Traveling for the holidays can be super-fun or super-stressful. When you’re a single parent traveling with your children, chances are it will be on the stressful side. You have to get all their luggage packed, loaded up and checked in, then you have to get them to an airport gate or in the car, then you have to keep them entertained so they don’t spend the entire trip whining.

You may also be suffering from Seasonal Affective Disorder, a type of depression that only happens during certain times of the year, usually winter. The shorter amounts of daylight can trigger depressed mood. If so, talk to your doctor. He or she can prescribe medication, therapy or light therapy. Also, remember that travel can boost your mood, even if it’s a bit stressful. A recent study even showed that planning to travel itself is a great way to feel better.

Here are some tips for traveling solo with your children this holiday season:

Check in early

Always check in online if you can. Even if you have to check luggage, checking in early will save you time.

Bring a stroller

If your child is small enough, don’t forget this handy tool. They’re not counted as luggage and can be checked at the gate. So, you can keep your kid in it until you are walking onto the plane.

Do some hotel research

Many hotels have special accommodations or kits for kids, so find out in advance. There are review websites that will tell you if the hotel you’re considering is kid-friendly. Also, request a room with a fridge. It will help you keep food, drinks and bottles cold.

Take advantage of early boarding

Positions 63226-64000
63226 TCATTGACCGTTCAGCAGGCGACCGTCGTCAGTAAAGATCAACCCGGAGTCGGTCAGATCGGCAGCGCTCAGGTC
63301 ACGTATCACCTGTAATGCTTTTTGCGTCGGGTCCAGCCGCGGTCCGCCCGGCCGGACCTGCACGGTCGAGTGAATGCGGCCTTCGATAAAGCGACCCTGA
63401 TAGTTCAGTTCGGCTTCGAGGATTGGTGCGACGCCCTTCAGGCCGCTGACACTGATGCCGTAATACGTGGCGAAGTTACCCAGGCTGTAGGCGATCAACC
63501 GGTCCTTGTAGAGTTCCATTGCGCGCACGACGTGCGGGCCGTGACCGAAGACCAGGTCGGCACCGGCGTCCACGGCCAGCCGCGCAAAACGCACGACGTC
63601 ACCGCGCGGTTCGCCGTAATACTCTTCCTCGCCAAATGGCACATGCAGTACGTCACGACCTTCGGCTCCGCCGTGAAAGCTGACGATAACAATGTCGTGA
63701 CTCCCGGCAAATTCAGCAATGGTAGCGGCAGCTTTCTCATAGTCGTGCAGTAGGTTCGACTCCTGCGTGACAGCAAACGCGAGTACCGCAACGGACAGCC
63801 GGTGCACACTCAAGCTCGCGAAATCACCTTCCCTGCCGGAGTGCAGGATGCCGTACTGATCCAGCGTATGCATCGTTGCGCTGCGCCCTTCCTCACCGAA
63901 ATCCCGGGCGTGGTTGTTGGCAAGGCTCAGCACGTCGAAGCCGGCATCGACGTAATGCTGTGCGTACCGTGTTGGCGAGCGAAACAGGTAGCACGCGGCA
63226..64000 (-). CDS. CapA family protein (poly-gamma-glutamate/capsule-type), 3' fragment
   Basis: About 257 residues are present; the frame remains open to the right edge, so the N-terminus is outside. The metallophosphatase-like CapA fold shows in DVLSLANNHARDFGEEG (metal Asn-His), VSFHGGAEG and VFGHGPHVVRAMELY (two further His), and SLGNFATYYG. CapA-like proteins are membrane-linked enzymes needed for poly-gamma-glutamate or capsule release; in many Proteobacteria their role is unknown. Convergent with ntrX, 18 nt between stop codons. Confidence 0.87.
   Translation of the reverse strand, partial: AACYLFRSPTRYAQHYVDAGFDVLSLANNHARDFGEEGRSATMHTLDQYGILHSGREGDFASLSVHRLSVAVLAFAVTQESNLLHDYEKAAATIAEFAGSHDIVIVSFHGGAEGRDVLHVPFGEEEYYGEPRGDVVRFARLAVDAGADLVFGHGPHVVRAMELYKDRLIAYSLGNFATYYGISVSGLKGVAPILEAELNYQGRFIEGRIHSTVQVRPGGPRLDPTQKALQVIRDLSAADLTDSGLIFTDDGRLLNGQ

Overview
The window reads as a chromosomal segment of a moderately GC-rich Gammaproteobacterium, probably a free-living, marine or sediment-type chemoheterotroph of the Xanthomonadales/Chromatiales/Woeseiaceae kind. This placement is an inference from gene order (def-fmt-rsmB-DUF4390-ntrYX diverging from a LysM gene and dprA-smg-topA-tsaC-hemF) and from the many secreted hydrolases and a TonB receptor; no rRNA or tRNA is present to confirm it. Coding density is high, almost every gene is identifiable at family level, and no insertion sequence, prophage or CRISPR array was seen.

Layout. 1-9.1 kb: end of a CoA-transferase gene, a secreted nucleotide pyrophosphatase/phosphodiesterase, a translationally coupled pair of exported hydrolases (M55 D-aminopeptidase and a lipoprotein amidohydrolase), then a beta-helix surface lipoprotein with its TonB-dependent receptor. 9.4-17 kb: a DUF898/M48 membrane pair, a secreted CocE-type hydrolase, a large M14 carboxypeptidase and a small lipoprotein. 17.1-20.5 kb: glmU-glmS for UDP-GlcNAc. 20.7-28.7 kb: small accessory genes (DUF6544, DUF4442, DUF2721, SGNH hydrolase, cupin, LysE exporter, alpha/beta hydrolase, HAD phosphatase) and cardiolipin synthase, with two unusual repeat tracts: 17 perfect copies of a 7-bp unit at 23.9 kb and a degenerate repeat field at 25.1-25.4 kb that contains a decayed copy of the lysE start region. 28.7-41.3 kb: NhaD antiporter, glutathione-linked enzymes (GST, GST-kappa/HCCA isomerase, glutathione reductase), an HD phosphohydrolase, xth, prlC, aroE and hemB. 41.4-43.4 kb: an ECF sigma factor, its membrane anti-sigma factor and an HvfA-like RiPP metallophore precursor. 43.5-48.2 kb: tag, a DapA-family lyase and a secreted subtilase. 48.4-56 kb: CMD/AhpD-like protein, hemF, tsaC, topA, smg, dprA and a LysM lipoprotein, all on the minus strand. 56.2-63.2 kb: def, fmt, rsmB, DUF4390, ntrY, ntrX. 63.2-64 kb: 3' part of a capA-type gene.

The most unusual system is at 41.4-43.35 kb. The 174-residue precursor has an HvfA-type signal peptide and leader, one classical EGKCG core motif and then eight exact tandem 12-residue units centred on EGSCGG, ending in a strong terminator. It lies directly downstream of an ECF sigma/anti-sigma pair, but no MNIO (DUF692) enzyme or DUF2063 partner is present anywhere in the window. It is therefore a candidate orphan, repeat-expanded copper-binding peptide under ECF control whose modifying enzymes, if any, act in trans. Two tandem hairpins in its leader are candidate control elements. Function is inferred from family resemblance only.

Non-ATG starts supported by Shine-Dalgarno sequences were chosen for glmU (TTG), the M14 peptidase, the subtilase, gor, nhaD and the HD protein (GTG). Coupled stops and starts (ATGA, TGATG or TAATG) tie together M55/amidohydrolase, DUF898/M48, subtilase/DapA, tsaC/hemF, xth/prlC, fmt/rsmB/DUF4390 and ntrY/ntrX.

If your airline has this for parents, use it. Getting on board early helps ease the stress of slow kids that get in the way of other travelers and feeling pressured to put your things away while your kids are antsy.

Ask for help

Flight attendants are there to help you. If you have to go to the bathroom, they’ll keep an eye on your kids for a few minutes.

Arrange ground transportation in advance

You don’t want to be waiting for a ride or trying to arrange for a cab after you land.

Check in with someone

Especially if you’re driving a long distance, let someone know where you are. Google Maps now has a feature where you can share your trip progress with someone so that you don’t have to keep texting someone to let them know where you are.

Discuss safety with your kids

The kids should know what to do if you become separated. Tell them to look for someone in uniform or another mom with a stroller or kids. They should know your full name and hometown. Older kids should know all the details of how to find you.

Assume longer drive times

With kids, you have to stop a lot more often that you would if you were driving solo. Kids have to potty, eat, stretch their legs, whatever. If you can find a rest area with a playground, even better. Let them run around a bit. They need it.

Take the train

In the U.S., this isn’t always a possibility, but if it is, take advantage of it. Trains are much easier for parents than airplanes. You can take them on a walk from car to car, and there’s much more to see out the window.

When you’re heading out to visit family with your kids this holiday season, just remember to plan ahead. Bring extra of whatever the kids need in case you get stranded and try to relax a bit. When the kids are asleep, take a few minutes to yourself, reading a book or listening to music. Remember this is your vacation, too!

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Daniel is a single dad raising two children. At, he aims to provide other single dads with information and resources to help them better equip themselves on the journey that is parenthood.

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